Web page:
That means it’s up the scientists themselves – not always equipped to clearly communicate their findings – or editors, which Dr. Novella just covered.

    No comment other than that certainly is part of the problem.

  2. MaryMon 25 Jan 2016 at 11:56 am

    I was in a discussion yesterday about a bit of scicomm that was delivered by TheSciBabe. It’s a takedown of some dangerous mommy bloggers who are misinforming people is a really serious way.

    This post had a lot more “reach” than a lot of other scicomm I see. This was also true of her wildly successful FoodBabe Gawker piece.

    But people don’t like the “tone”. And the argument included — well, yes, people might be hate-reading it, but that doesn’t count.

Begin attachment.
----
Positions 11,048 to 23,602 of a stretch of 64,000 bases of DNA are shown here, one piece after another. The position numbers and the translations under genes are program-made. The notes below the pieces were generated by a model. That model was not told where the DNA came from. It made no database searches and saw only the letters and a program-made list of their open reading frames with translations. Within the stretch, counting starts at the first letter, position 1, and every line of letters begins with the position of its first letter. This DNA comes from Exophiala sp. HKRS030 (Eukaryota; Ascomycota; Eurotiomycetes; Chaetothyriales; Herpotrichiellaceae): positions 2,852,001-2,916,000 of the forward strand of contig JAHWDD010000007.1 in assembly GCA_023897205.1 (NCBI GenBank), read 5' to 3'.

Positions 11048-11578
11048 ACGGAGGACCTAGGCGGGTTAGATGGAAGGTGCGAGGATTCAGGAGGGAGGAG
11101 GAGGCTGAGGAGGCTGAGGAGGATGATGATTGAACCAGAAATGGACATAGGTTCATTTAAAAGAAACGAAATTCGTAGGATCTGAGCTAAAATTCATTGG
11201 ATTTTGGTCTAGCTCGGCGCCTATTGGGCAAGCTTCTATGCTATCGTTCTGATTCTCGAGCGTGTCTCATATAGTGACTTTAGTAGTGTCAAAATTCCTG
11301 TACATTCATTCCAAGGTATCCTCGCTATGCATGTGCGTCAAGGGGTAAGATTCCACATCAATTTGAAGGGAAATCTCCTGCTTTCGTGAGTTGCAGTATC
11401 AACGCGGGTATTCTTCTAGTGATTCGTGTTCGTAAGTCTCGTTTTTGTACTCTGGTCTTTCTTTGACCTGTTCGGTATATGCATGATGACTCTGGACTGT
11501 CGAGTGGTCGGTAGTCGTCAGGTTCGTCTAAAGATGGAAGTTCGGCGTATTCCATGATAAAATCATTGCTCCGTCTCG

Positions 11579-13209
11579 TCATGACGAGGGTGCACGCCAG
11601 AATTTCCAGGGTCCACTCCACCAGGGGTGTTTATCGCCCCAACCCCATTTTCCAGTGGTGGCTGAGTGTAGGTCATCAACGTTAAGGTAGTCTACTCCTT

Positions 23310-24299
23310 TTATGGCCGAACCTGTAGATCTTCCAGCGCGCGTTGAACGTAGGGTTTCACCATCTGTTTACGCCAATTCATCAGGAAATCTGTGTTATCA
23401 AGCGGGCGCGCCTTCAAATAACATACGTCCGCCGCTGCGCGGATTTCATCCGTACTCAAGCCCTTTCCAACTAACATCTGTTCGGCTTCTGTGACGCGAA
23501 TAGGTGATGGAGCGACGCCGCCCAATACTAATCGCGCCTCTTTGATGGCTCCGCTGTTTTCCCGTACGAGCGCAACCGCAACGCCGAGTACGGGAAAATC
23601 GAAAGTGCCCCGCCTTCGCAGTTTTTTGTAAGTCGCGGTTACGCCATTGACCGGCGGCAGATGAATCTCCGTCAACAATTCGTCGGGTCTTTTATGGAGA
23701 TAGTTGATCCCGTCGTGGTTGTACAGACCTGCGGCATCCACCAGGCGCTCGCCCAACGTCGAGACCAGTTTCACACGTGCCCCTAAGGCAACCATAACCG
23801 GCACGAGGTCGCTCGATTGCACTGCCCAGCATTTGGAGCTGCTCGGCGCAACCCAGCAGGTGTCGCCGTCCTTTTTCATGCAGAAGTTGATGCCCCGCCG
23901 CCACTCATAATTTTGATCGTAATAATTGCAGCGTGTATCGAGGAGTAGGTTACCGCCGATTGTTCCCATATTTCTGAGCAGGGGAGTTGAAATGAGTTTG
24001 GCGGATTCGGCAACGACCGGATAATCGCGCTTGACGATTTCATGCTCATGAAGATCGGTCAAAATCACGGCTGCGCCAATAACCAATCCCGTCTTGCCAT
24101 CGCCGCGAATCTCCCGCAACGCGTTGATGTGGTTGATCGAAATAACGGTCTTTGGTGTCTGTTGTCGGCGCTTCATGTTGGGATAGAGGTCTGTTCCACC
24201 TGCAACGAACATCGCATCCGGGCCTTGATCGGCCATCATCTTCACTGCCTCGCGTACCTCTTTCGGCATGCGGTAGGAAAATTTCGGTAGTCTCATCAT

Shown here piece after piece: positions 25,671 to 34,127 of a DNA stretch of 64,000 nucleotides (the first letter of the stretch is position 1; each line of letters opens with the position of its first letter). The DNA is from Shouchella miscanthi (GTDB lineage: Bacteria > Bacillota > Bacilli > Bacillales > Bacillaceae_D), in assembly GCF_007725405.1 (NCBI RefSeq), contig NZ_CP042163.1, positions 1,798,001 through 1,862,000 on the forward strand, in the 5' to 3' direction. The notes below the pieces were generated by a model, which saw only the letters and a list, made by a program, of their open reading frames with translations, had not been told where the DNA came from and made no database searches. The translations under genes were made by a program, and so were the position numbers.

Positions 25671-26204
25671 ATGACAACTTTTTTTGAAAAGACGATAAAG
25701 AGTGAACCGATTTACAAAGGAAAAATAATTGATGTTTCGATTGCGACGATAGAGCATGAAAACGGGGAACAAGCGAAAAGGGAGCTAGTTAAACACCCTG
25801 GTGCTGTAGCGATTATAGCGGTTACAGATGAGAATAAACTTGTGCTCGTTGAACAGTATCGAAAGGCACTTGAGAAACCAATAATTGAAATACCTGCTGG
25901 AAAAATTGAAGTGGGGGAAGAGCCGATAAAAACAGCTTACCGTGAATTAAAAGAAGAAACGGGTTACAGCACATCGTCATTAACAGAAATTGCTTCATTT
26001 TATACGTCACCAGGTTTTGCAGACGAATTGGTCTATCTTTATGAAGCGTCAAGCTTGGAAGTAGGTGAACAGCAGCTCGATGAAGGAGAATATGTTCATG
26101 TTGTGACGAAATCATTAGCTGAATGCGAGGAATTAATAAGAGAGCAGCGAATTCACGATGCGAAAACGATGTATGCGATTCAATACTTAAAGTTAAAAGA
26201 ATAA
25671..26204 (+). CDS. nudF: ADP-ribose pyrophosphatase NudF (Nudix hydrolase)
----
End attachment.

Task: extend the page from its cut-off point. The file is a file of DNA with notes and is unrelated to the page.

It does count. There’s no single item that turns people around on an issue. Some former hate-readers come around to sanity. Some people can use these kinds of pieces to reach out to friends who are under the spell of these dangerous cranks. They need sources like Gawker and Cosmo and other attention grabbing stuff that some new communicators are doing.

    But we are running up against some Very Serious Scicomm People who want to keep doing what they’ve been doing (which isn’t working against the misinformers). They can’t ever show me evidence of what works in the current media environment. I get a lot of “scientists are doing it wrong” but nobody can show what’s better. I get obscure theoretical references to surveys of 48 white college students from the Journal of Communication.

    They also seem miffed that not all communication is supposed to persuade. Sometimes you have to support the base. Sometimes you have to do unpleasant things like expose cranks to raise awareness of the bad behavior.